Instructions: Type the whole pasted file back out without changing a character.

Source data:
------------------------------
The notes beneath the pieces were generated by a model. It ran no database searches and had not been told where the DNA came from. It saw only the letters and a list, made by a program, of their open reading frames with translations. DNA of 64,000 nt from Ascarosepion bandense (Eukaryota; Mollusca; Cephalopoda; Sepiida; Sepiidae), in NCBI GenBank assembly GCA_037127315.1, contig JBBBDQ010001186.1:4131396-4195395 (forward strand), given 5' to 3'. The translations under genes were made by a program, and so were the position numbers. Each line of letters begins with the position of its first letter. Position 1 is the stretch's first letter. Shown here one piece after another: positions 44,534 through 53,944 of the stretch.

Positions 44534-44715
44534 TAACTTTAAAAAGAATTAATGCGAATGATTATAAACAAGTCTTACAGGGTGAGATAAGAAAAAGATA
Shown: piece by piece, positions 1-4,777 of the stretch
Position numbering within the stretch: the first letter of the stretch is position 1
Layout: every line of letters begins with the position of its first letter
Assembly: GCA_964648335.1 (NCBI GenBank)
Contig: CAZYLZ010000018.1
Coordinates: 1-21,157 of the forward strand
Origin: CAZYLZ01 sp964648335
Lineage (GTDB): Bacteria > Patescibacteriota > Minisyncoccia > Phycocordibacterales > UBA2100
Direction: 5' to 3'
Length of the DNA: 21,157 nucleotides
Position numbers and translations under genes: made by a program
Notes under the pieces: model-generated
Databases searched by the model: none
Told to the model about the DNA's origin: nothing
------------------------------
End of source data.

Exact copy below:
The notes beneath the pieces were generated by a model. It ran no database searches and had not been told where the DNA came from. It saw only the letters and a list, made by a program, of their open reading frames with translations. DNA of 64,000 nt from Ascarosepion bandense (Eukaryota; Mollusca; Cephalopoda; Sepiida; Sepiidae), in NCBI GenBank assembly GCA_037127315.1, contig JBBBDQ010001186.1:4131396-4195395 (forward strand), given 5' to 3'. The translations under genes were made by a program, and so were the position numbers. Each line of letters begins with the position of its first letter. Position 1 is the stretch's first letter. Shown here one piece after another: positions 44,534 through 53,944 of the stretch.

Positions 44534-44715
44534 TAACTTTAAAAAGAATTAATGCGAATGATTATAAACAAGTCTTACAGGGTGAGATAAGAAAAAGATA
Shown: piece by piece, positions 1-4,777 of the stretch
Position numbering within the stretch: the first letter of the stretch is position 1
Layout: every line of letters begins with the position of its first letter
Assembly: GCA_964648335.1 (NCBI GenBank)
Contig: CAZYLZ010000018.1
Coordinates: 1-21,157 of the forward strand
Origin: CAZYLZ01 sp964648335
Lineage (GTDB): Bacteria > Patescibacteriota > Minisyncoccia > Phycocordibacterales > UBA2100
Direction: 5' to 3'
Length of the DNA: 21,157 nucleotides
Position numbers and translations under genes: made by a program
Notes under the pieces: model-generated
Databases searched by the model: none
Told to the model about the DNA's origin: nothing